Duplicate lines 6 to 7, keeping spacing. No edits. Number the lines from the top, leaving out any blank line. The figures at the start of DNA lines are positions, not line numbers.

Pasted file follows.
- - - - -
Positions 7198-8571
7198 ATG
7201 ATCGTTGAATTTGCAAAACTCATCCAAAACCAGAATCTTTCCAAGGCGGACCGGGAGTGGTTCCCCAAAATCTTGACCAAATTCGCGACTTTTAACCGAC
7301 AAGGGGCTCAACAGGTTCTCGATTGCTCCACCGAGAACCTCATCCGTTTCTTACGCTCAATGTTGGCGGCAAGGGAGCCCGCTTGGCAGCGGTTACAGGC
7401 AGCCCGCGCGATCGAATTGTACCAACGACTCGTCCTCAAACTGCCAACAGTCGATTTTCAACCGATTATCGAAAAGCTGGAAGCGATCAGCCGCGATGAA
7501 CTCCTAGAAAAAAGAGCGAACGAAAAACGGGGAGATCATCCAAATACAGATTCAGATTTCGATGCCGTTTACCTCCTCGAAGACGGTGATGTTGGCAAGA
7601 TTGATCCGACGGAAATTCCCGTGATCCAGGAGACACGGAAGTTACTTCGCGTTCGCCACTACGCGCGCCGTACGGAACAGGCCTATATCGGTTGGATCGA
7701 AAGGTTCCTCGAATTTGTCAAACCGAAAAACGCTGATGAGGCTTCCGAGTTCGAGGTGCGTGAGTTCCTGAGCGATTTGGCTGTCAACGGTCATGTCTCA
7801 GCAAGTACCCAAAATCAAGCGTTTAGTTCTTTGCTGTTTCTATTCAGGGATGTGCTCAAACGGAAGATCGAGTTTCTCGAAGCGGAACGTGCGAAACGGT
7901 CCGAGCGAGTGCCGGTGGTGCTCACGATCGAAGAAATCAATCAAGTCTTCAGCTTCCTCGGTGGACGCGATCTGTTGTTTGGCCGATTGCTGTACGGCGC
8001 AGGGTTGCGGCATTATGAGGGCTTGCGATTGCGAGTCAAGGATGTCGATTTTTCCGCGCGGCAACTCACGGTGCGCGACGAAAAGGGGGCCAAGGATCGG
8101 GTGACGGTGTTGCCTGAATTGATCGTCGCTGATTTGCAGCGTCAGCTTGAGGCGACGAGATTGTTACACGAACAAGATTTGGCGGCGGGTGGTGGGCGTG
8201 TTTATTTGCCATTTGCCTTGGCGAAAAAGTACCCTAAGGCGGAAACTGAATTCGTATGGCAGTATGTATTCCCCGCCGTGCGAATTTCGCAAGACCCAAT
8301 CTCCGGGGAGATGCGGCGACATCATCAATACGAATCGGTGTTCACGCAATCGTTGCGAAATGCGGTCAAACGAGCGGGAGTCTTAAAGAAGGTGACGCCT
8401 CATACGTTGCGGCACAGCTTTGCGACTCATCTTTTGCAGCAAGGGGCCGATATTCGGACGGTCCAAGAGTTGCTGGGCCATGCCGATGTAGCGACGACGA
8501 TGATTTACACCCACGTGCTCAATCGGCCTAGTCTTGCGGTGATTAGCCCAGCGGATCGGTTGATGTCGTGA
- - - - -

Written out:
7501 CTCCTAGAAAAAAGAGCGAACGAAAAACGGGGAGATCATCCAAATACAGATTCAGATTTCGATGCCGTTTACCTCCTCGAAGACGGTGATGTTGGCAAGA
7601 TTGATCCGACGGAAATTCCCGTGATCCAGGAGACACGGAAGTTACTTCGCGTTCGCCACTACGCGCGCCGTACGGAACAGGCCTATATCGGTTGGATCGA